College Reinstates Professor Who Said White People Should “F***ing Die”

Aug 04, 2017 |  Dion J. Pierre, Peter Wood

Font Size  


College Reinstates Professor Who Said White People Should “F***ing Die”

Aug 04, 2017 | 

Dion J. Pierre, Peter Wood

Peter Wood and Dion Pierre's article originally appeared in The Federalist. We post an except below; read the full article here.

Because Trinity is a private university, it could draw up rules that prohibited such speech as outside the zone of academic freedom. Most Americans would probably agree that Williams crossed some kind of line in making his death wish (“#LetThemFuckingDie”) and compounded it by denying the humanity of other people (“inhuman assholes”). The First Amendment might protect Williams’ right to say such things, but academic freedom does not, and the college has a duty to its students to provide instructional faculty who possess enough self-control to tell the difference.

Trinity College may find some comfort in knowing that it is only one college among a great many to have made the kind of compromise that led to its Johnny Eric Williams moment. Trinity President Berger-Sweeney did her best in playing a bad hand when she distinguished between defending Williams’ “right to express his opinions” and her distaste for some of those opinions.

If colleges are to be more than platforms from which people can shout their disordered fury, more than stages for the perpetual reenactment of racial and other grievances, we should be working now to draw some lines. A man like Johnny Eric Williams should not be a professor at a college that claims the public trust. He has, however, fairly won his fight, given the rules we accepted in higher education. That simply means it is time to change the rules.

Image: The Chapel by Decaseconds // CC BY-NC 2.0

Patrick Crotty

| August 05, 2017 - 12:30 PM

It’s disappointing to see NAS leaders make basically the same argument, up to a few details, that campus leftists make for censoring or disciplining conservatives like Charles Murray and Mike Adams.  If Prof. Williams did not bring his views into his classes or harass or discriminate against white students and colleagues, then he should not be punished for expressing those views elsewhere, no matter how offensive we find them.  Otherwise, freedom of extramural speech will be determined by whoever gets the most loudly offended—and no one is better at that than the illiberal left.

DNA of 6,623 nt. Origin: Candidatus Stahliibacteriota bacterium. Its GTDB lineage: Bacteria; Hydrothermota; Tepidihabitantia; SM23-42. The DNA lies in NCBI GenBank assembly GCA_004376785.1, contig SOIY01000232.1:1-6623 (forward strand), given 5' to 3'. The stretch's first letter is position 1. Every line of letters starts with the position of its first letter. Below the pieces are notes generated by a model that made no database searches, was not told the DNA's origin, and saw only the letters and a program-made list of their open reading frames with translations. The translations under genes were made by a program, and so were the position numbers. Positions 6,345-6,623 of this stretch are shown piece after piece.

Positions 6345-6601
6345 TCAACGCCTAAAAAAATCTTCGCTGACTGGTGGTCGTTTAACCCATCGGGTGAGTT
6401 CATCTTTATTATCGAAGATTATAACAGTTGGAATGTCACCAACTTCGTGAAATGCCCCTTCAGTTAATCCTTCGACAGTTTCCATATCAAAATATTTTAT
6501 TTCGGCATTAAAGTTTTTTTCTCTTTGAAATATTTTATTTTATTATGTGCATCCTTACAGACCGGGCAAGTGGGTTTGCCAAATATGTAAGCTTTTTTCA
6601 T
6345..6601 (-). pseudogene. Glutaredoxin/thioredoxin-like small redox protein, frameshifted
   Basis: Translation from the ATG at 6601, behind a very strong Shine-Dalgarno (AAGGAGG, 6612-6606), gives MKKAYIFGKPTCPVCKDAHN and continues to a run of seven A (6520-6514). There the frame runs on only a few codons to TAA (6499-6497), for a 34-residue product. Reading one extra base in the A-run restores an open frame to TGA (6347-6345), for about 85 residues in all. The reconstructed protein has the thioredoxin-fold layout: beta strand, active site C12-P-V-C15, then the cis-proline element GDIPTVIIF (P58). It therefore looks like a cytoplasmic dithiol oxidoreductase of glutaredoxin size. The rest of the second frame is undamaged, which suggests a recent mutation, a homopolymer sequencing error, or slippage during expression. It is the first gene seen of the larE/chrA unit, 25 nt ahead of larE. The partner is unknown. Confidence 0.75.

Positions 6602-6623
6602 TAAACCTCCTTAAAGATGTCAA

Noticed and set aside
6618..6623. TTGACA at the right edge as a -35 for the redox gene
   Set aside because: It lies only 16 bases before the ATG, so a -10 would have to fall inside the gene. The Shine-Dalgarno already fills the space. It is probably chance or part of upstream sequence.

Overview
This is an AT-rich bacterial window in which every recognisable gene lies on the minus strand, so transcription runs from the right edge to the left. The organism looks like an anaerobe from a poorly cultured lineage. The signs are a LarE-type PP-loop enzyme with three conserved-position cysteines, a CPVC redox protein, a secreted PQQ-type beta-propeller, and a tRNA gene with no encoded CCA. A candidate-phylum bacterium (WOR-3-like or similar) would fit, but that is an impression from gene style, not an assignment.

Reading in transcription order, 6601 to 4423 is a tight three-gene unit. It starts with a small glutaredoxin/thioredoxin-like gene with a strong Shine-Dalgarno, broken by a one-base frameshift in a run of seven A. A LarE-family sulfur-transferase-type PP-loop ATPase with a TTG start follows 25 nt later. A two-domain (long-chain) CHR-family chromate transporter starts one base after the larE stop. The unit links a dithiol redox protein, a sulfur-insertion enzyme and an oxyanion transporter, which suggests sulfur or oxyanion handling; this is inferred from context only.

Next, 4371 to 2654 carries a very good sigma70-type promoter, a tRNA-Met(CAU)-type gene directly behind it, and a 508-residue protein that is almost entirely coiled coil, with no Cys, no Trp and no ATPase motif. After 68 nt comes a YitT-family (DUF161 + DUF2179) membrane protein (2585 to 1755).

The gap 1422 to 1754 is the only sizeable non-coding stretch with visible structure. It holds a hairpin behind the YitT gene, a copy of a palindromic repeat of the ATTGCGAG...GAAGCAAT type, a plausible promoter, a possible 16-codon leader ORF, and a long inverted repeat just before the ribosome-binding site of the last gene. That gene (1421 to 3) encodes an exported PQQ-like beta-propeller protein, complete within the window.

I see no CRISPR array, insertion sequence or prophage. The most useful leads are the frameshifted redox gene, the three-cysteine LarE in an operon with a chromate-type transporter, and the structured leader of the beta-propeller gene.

george seaver

| August 14, 2017 - 11:28 AM

The difference that the above responder does not see is that academic freedom and freedom of speech are not the same. Dr. Wood has persistently explained this difference.

This dilemma was brought about by a federal judge in 1974..the “Lois Lamphere decision” at Brown University. He ruled that Brown University could not discriminate between political involvement and academic performance in awarding tenure.

Patrick Crotty

| August 14, 2017 - 10:16 PM

I am aware of that distinction.  But Dr. Wood’s take on it is very much at odds with that of groups like the AAUP and FIRE, which have long recognized freedom of extramural speech as essential for academic freedom.  Otherwise, whom are we supposed to trust to “draw up rules” delineating acceptable extramural speech, and adjudicate violations?  The history of campus speech codes does not inspire confidence that these things would be done fairly or competently.

John Wenger

| August 21, 2017 - 11:38 AM

I am disappointed in this article because important distinctions were ignored.  We can all despair at the crudity and downright stupidity of the professor’s speech, but we need to know if he was infecting his class with these opinions or simply speaking out in public.  If it is the latter, i don’t see why anyone would use it to fire him; if he showered such bon mots at a captive audience, especially a classroom, that is another story.  How can we begin to make judgments without knowing the facts?